Digital Front Lines

Thank you for engaging with this special report on cyber operations in armed conflict. While Russia’s invasion of Ukraine may be the first example of large-scale hybrid warfare, it will likely not be the last. As cyber operations in warfare evolve, we must work to keep pace by improving cybersecurity and setting and upholding expectations that will limit threats to innocent civilians in this new domain of conflict.

For governments, this means investing in cybersecurity, especially when it comes to protecting critical infrastructure. Having a well-organized and trusted national computer emergency response team (CERT) in Ukraine has been a key differentiator throughout Russia’s invasion, enabling rapid response to cyber incidents and coordination with partners across sectors and countries. Migrating critical data to the cloud has also proved an effective cybersecurity measure. These should be priorities for all governments thinking about national security and defense.

The technology industry also has responsibilities when it comes to cyber operations in armed conflict. Without ever engaging in offensive activity itself, the tech sector can and should work to deter cyber operations in three ways: 1) by hardening defenses through improved cybersecurity of our products, 2) by working directly with CERTs and other authorities to protect against cyberattacks, and 3) by sharing information on cyber incidents.

I am especially optimistic about the potential for industry to now leverage artificial intelligence as a game-changing technology for security, to autonomously detect and mitigate malicious activity and thereby reduce the impact of cyber operations. Given the resources required to develop and operationalize this next generation of AI, this should give an asymmetric advantage to defenders moving forward.

Improving defenses is only half the equation; we also need more accountability for actors engaging in reckless cyber operations. International humanitarian law (IHL) prohibits attacks on noncombatants and critical civilian infrastructure. Things like kinetic attacks on hospitals, for instance, would be considered war crimes. We cannot afford to allow ambiguities to creep in when it comes to applications of IHL to the online environment. It is therefore encouraging to see the International Criminal Court paying close attention to this issue and weighing whether charges are warranted based on cyber operations in Ukraine.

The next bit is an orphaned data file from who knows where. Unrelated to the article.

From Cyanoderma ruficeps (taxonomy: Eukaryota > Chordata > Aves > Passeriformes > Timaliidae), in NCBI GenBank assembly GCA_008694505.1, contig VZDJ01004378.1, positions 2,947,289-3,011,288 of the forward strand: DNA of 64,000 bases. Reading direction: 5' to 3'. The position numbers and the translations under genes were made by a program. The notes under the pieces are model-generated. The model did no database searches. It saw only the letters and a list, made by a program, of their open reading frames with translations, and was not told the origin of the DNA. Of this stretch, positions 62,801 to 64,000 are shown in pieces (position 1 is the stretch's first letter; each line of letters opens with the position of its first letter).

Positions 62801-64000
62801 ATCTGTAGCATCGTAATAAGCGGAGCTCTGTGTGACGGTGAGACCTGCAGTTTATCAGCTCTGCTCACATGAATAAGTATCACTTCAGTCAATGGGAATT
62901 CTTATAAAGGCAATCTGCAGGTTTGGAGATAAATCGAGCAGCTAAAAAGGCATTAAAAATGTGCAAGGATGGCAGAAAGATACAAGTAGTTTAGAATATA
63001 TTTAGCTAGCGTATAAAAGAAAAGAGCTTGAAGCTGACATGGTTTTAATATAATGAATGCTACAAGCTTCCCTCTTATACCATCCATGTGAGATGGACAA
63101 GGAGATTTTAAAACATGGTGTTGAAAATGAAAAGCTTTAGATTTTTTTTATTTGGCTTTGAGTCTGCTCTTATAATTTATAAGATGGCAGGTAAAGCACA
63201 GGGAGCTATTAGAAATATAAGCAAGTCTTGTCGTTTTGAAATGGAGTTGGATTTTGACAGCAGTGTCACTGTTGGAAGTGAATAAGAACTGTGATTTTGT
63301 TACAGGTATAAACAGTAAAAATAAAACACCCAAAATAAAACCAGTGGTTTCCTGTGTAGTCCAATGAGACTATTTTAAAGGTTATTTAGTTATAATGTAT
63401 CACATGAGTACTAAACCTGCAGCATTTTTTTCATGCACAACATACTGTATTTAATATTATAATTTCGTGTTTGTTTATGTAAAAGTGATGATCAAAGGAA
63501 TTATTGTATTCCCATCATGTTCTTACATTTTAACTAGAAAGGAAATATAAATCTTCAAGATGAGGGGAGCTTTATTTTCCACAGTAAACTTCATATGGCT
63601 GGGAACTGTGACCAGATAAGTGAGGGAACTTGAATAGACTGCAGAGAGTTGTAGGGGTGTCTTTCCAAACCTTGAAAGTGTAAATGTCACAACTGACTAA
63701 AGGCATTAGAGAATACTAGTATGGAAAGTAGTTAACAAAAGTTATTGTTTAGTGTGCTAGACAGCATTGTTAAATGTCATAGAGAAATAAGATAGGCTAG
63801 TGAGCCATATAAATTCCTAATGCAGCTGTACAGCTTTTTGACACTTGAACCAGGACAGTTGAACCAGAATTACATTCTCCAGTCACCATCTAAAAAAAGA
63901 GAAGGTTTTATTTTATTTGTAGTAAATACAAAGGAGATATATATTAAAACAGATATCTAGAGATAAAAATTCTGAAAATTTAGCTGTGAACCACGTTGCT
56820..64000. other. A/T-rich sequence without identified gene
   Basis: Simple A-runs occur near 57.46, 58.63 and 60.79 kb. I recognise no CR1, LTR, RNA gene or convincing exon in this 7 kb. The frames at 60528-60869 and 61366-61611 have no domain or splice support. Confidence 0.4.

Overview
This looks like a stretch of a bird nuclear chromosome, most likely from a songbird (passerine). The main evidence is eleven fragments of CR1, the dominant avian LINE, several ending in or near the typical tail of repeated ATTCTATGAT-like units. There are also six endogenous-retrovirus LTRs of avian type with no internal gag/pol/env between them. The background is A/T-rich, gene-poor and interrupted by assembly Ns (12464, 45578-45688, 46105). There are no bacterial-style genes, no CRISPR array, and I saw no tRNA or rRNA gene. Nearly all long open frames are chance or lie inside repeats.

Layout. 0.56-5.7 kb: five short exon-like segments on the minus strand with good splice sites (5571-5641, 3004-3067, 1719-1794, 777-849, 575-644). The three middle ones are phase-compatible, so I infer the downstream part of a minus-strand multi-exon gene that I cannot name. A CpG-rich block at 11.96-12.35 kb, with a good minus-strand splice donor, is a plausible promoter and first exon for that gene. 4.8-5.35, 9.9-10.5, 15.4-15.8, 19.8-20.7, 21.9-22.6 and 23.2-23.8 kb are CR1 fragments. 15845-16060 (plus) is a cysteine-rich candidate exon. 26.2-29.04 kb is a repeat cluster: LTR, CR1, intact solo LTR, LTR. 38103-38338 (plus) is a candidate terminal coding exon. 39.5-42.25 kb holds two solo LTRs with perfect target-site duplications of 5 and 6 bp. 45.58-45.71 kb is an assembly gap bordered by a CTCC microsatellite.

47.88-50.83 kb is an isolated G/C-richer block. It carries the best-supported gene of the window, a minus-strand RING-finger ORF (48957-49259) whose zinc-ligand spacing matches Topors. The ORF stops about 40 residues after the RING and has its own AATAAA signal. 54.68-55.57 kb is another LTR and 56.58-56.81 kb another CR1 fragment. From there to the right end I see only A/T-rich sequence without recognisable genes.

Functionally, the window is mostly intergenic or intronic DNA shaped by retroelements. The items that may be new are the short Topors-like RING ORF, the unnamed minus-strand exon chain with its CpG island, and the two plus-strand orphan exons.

I want to thank the contributors to this report and our partners at FP Analytics for providing such a comprehensive analysis of these issues and bringing this timely discussion to the fore. While there remain important questions, we must learn from these events to ensure that in future armed conflicts clear guardrails are set around the use of cyber operations. Microsoft looks forward to continued cooperation with partners across stakeholder groups to protect and defend the peaceful use of technology.

Brad Smith is Vice Chair and President of Microsoft. In this role, he leads a team of more than 1,500 business, legal and corporate affairs professionals located in 54 countries and operating in more than 120 nations. He plays a key role in spearheading the company’s work on critical issues involving the intersection of technology and society, including cybersecurity, privacy, artificial intelligence, environmental sustainability, human rights, immigration and philanthropy. In his bestselling book, coauthored with Microsoft’s Carol Ann Browne, Tools and Weapons: The Promise and the Peril of the Digital Age, Smith urges the tech sector to assume more responsibility and calls for governments to move faster to address the challenges that new technologies are creating. The New York Times has called Smith “a de facto ambassador for the technology industry at large” and The Australian Financial Review has described him as “one of the technology industry’s most respected figures.” He has testified numerous times before the U.S. Congress and other governments on these key policy issues.